MIPv6.  In this case, the Shim6 protocol would be associated to the
   tunnel interface.

7.2.  Shim6 and SEND

   Secure Neighbor Discovery (SEND) [RFC3971] uses CGAs to prove address
   ownership for Neighbor Discovery [RFC4861].  The Shim6 protocol can
   use either CGAs or HBAs to protect locator sets included in Shim6
   contexts.  It is expected that some hosts will need to participate in
   both SEND and Shim6 simultaneously.

   In the case that both the SEND and Shim6 protocols are using the CGA
   technique to generate addresses, then there is no conflict: the host
   will generate addresses for both purposes as CGAs, and since it will
   be in control of the associated private key, the same CGA can be used
   for the different protocols.

   In the case that a Shim6-capable host is using HBAs to protect its
   locator sets, the host will need to generate hybrid HBA/CGA addresses

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   as defined in [RFC5535] and discussed briefly in Section 3.4.  In
   this case, the CGA Parameter Data Structure containing a valid public
   key and the Multi-Prefix extension are included as inputs to the hash

7.3.  Shim6 and SCTP

   The SCTP [RFC4960] protocol provides a reliable, stream-based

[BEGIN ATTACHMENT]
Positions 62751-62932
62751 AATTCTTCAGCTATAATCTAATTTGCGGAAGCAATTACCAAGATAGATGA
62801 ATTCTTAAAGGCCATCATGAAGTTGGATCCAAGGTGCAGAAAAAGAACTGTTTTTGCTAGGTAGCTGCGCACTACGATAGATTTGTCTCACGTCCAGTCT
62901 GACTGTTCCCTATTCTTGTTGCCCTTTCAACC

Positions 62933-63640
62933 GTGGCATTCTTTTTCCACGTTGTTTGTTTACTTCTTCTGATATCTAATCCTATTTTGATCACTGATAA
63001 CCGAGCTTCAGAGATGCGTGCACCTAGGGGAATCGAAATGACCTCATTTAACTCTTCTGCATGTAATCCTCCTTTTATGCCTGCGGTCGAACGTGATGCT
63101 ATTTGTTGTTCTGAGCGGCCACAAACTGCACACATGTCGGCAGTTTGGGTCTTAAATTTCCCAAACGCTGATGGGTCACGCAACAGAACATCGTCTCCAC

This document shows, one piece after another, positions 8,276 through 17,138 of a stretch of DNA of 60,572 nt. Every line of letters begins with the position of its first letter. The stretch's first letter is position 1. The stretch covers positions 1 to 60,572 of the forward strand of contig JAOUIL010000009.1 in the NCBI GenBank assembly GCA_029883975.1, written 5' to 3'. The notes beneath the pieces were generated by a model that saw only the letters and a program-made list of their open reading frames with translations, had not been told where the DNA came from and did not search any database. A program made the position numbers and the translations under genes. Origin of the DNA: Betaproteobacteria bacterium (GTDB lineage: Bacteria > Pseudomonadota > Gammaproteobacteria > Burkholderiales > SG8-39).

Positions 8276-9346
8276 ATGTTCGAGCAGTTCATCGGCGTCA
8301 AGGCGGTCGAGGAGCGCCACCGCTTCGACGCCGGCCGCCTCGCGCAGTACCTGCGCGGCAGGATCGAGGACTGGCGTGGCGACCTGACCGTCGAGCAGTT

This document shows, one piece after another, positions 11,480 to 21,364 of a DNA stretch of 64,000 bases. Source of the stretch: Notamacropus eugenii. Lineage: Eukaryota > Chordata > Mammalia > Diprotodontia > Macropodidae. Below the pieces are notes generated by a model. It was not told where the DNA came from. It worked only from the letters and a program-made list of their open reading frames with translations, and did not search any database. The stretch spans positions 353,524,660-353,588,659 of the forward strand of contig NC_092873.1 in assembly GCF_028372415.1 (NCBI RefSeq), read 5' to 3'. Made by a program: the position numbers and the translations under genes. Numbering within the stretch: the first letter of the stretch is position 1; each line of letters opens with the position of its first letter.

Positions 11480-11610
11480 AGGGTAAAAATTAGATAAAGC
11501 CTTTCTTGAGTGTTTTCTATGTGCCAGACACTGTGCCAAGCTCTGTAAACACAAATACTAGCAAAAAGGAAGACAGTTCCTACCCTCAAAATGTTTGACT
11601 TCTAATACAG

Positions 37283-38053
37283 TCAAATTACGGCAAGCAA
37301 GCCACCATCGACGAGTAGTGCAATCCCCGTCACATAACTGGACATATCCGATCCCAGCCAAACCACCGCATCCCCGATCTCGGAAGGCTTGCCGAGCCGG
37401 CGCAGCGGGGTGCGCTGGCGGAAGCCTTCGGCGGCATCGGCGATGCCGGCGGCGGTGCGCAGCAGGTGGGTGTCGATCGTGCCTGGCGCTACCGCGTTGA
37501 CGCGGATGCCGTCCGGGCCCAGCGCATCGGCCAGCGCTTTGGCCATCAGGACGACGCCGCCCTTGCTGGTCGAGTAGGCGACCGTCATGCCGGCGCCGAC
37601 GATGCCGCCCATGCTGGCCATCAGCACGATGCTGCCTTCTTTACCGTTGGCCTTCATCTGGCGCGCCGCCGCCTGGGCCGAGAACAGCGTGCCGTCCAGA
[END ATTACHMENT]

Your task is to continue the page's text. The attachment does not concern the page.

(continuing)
communications channel between two hosts which provides a superset of
   the capabilities of TCP.  One of the notable features of SCTP is that
   it allows the exchange of endpoint addresses between hosts, and is
   able to recover from the failure of a particular endpoint pair in a
   manner which is conceptually similar to locator selection in Shim6.

   SCTP is a transport-layer protocol, higher in the protocol stack than
   Shim6, and hence there is no fundamental incompatibility which would
   prevent a Shim6-capable host from communicating using SCTP.

   However, since SCTP and Shim6 both aim to exchange addressing
   information between hosts in order to meet the same generic goal, it
   is possible that their simultaneous use might result in unexpected
   behaviour, e.g. lead to race conditions.

   The capabilities of SCTP with respect to path maintenance of a
   reliable, connection-oriented stream protocol are more extensive than
   the more general layer-3 locator agility provided by Shim6.
   Therefore, It is recommended that Shim6 is not used for SCTP
   sessions, and that path maintenance is provided solely by SCTP.
   There are at least two ways to enforce this behaviour.  One option